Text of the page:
A wireless electrode device that beams brainwave patterns out of the head has enabled monkeys to manoeuvre themselves and retrieve rewards using electric wheelchairs controlled only by their thoughts.
A major challenge in medicine is to develop systems that can help severely disabled patients suffering from paralysis to regain the ability to move and their independence.
One approach has been to eavesdrop on the pattern of brain activity by attaching electrodes to the scalp and then training users to alter their thoughts in a specific way which a computer, by monitoring the brainwave pattern picked up by the electrodes, can recognise.
But these devices are useful only for very rough movements and are not practical for day to day use.
More recently scientists have begun experimenting with electrodes that can be implanted into the brain to eavesdrop on the neurological chatter that goes on when a movement is planned, and then transmit this to a computer to control a robot.
Scientists have had some success with this approach in experimental monkeys, but, again, in a relatively limited way usually just involving arm movements.
Now a team at Duke University, led by Miguel Nicolelis, have succeeded in achieving whole body movement recordings that enabled two experimental monkeys to drive themselves around in electric wheelchairs.
The team implanted a network of nearly 150 tiny, hair-thin electrodes into both sides of the animals' brains in areas corresponding to where movements are planned and executed and also where sensations are perceived.
These electrodes were able to pick up the spikes of electrical activity from nearby assemblages of neurones that were being recruited by the monkeys when they thought about making movements.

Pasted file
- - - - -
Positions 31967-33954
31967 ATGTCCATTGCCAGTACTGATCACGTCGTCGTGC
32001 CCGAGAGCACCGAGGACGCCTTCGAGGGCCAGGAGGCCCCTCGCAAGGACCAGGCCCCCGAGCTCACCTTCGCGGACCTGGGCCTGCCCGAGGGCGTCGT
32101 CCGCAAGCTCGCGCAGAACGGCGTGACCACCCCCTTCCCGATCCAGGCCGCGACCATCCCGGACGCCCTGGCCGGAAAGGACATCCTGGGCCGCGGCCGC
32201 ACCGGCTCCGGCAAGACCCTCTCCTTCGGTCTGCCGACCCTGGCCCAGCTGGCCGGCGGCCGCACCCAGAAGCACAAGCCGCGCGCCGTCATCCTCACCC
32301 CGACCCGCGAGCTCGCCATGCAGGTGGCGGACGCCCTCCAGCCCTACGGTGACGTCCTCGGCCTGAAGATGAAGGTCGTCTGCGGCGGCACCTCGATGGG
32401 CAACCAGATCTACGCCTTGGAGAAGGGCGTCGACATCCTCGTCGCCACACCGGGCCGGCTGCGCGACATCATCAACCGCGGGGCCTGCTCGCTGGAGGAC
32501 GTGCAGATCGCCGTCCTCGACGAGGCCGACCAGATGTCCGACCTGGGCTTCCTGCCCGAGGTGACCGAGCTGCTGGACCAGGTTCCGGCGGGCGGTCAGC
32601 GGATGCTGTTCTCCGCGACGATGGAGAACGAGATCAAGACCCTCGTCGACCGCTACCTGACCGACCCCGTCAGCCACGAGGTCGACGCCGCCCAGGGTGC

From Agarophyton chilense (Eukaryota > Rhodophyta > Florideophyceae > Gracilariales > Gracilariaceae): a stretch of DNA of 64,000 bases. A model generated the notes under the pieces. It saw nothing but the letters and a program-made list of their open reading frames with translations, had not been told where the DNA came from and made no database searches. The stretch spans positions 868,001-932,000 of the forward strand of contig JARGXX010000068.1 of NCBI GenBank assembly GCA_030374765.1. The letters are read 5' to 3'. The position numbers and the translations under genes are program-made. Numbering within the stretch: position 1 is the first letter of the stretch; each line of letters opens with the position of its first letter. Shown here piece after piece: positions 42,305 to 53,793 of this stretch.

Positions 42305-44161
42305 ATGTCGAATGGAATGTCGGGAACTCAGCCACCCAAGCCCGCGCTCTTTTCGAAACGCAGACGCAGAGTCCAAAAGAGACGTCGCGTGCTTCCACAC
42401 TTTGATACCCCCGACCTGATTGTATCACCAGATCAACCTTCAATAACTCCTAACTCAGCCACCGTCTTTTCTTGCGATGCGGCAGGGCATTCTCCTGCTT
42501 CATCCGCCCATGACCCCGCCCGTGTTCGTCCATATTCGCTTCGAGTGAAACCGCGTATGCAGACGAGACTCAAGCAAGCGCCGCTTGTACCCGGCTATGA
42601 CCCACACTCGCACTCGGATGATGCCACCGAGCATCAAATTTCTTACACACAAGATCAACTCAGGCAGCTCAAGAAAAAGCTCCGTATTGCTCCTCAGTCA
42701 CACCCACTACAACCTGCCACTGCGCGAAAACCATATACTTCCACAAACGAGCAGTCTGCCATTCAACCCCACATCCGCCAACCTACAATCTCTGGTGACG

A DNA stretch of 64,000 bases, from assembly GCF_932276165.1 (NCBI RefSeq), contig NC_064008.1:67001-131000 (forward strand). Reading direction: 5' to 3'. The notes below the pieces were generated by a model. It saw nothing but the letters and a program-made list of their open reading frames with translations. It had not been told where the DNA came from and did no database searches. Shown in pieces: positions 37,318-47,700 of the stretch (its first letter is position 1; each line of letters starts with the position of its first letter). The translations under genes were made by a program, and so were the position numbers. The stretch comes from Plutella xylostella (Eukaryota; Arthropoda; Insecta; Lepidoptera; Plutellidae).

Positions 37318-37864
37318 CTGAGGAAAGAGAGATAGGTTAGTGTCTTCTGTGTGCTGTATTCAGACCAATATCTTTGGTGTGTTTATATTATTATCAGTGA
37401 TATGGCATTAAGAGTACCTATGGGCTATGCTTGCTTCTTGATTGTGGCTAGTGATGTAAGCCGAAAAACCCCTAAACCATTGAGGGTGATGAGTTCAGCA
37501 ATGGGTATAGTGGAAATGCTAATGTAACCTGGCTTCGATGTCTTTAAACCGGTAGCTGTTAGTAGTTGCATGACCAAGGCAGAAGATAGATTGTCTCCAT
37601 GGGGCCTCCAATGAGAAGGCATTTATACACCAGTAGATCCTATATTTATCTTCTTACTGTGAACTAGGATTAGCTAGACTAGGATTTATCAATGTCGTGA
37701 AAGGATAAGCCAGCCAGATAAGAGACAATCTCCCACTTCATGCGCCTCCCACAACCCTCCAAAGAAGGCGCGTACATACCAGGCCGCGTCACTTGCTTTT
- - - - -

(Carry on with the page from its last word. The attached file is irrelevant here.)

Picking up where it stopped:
This activity was then beamed wirelessly to a computer, which was running software designed to spot patterns in the activity that corresponded to the animals performing - or planning to perform - specific actions.
The team trained the system by initially passively moving the animals about in their wheelchairs, taking them from one part of the room to a treat placed a short distance away.
By varying the route taken to the reward, the computer was able to learn the relationships between the timing and intensity with which different populations of nerve cells fired off and the direction the animals wanted to move.
Shortly afterwards, it was possible to connect the computer output directly to the wheelchair so the monkeys, just by thinking about where they wanted to go, could drive themselves about.
The team also discovered that the animals' brain signals showed signs they were contemplating their distance to the grape rewards being offered.
"This was not a signal that was present in the beginning of the training, but something that emerged as an effect of the monkeys becoming proficient in this task, Nicolelis says.
"This was a surprise. It demonstrates the brainís enormous flexibility to assimilate a device, in this case a wheelchair, and that deviceís spatial relationships to the surrounding world."
As a next step, the team plan to expand their devices to register activity from more brain cells, which they think will improve the resolution of signals they are pick up, before setting up trials in human patients.